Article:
There’s a lot of extreme emotion in the air this week. It’s tangible. I see it across my social media feeds and dripping between words spoken and unspoken at home, work and play. Most people I know, myself included, are in a constant state of vacillation between disappointment, rage, despair, determination and just plain old fatigue.
Other people are rejoicing, some of them in spray painting racist graffiti in Philadelphia, or pulling Hijab off of Muslim women while hurling racial slurs and obscenities at them in California and Louisiana. Yet they’re not the ones being told to calm down for some reason.
This is what many of us were afraid of, but not surprised, to see coming. History’s already shown us what happens whenever there’s racial “progress”: privileged classes tend to respond with a fierce attempt to maintain the status quo. These attempts often far outweigh and outlast any “progress” previously made. More on that in a second.
I put the word “progress” in quotes because it’s a really relative term, if you think about it. By a lot of standards, President Obama has been quite progressive (health care, marriage equality, etc.). By other standards, he’s either not been progressive enough (see: criminal justice reform), or he’s been just another branch of the oppressive class (see: his deportation record).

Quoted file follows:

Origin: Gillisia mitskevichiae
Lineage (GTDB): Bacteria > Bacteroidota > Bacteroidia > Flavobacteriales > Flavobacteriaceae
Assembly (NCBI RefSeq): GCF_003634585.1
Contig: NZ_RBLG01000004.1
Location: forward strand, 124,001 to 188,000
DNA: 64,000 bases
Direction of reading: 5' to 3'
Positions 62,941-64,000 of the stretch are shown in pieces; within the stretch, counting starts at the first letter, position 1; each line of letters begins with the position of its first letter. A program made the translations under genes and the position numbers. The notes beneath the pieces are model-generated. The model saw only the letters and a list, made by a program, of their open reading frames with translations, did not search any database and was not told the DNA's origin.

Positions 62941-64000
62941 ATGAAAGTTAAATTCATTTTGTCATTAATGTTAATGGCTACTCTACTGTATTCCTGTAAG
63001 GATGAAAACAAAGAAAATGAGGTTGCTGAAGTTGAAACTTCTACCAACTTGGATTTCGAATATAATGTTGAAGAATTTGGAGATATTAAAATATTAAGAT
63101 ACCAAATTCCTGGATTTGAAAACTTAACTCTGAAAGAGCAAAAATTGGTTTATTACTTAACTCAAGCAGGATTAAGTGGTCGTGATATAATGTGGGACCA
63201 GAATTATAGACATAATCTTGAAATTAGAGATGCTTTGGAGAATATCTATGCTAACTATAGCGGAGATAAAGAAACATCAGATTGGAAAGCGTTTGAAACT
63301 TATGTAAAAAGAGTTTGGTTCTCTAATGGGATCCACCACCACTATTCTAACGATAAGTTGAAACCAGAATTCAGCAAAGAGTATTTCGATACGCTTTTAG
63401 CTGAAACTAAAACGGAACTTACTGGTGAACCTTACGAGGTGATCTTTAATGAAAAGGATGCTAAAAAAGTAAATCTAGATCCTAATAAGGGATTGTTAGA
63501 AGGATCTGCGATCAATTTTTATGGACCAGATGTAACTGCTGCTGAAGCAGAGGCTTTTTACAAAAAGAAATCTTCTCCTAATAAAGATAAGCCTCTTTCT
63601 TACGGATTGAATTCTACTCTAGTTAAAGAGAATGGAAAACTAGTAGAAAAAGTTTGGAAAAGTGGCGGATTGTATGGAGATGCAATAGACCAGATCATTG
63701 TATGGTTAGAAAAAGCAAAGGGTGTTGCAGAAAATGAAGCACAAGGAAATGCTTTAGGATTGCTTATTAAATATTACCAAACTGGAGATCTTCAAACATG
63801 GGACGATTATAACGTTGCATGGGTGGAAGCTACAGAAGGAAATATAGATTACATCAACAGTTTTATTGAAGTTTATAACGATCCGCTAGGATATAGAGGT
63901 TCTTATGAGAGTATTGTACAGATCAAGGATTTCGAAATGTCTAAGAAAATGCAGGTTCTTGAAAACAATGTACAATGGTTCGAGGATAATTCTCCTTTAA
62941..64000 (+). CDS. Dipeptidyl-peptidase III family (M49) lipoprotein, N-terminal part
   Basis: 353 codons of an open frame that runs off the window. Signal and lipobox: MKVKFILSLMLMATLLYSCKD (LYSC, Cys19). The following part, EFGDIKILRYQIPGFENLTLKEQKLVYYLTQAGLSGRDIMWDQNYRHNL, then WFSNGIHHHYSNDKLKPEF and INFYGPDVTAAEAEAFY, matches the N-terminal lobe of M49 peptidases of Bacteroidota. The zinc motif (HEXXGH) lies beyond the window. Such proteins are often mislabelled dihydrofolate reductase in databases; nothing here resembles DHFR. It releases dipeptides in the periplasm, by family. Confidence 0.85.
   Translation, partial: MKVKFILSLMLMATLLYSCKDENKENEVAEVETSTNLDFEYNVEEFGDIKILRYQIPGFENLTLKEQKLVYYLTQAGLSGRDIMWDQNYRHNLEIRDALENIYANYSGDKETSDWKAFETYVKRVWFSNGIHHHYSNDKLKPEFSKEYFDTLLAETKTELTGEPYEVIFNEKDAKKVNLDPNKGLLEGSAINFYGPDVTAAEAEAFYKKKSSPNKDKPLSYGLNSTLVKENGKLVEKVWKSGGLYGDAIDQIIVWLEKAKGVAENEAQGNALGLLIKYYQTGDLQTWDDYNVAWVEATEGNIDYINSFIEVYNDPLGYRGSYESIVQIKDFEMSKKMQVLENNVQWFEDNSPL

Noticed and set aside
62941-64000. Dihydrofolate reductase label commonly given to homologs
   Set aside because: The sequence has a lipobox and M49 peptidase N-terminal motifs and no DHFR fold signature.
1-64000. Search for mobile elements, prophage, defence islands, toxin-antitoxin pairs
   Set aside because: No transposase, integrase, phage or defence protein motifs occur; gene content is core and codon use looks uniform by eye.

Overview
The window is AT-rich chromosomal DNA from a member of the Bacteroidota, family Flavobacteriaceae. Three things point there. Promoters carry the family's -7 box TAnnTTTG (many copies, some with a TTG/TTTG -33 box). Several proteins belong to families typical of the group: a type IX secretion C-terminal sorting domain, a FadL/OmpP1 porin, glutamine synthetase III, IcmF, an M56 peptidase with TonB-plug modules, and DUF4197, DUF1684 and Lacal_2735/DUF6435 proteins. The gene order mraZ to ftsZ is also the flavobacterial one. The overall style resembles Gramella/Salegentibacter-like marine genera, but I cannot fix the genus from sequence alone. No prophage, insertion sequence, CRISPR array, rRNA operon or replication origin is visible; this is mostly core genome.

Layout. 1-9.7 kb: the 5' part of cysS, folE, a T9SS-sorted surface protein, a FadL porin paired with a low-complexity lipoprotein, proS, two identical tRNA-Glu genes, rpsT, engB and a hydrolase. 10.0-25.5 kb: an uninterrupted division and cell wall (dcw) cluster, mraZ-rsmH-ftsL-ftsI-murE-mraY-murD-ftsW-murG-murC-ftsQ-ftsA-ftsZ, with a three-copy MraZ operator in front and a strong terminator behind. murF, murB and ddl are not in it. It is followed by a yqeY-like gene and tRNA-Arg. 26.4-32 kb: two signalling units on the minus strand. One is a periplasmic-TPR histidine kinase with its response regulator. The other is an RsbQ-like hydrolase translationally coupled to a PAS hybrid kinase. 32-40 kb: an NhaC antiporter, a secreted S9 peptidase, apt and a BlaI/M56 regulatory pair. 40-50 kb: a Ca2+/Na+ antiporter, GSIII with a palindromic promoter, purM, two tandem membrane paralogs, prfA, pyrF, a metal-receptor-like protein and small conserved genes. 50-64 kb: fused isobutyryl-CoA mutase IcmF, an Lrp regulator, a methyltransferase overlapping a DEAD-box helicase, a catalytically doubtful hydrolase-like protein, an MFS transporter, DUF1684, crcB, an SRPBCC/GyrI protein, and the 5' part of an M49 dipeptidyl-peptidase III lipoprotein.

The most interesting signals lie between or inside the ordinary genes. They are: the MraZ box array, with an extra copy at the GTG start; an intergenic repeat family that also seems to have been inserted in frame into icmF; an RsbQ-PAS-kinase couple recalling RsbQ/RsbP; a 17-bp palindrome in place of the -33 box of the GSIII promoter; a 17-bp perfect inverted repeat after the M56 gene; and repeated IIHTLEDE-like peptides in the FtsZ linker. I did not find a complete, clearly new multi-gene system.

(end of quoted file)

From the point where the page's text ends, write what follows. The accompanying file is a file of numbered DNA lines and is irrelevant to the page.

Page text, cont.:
I also put the word “progress” in quotes because not every attempt to move society beyond oppression is seen as a positive by every individual. Take for instance Nat Turner’s slave rebellion. Most of us would probably not be down with the actions he took to free himself and his fellow slaves by killing entire white families left and right, but his goal of freedom in the context of the very real risk to his life that he faced in order to even consider pursuing it at all can’t be ignored.
Which brings us back to historical backlash. By the time Turner’s rebellion was over, approximately 51 white Americans were dead. But more than 250 slaves were tortured and/or killed (including Turner himself) in retaliation. Two. Hundred. And. Fifty. Think on that for a second.
Think also about the period of American History known as Reconstruction after the Civil War. For about 12 years after slavery was abolished, particularly in places like New Orleans where I’m living now, there were black-owned businesses, black politicians, educators and artists who rose up and flourished, until some white people got a little uncomfortable and created this thing called Jim Crow (maybe you’ve heard of it), which heralded an era of oppressive laws, exponential prison growth and straight-up murder that lasted for almost 80 years. Eighty. Yet another example of backlash that far outweighed and outlasted the “progress” of the previous years.
Fast forward a few generations to the Black Lives Matter movements and Dakota Access Pipeline opposition of the past few years. In both arenas, prayerful vigils by largely minority members of the population have been met with massive displays of aggression by those who are supposed to have sworn to protect them.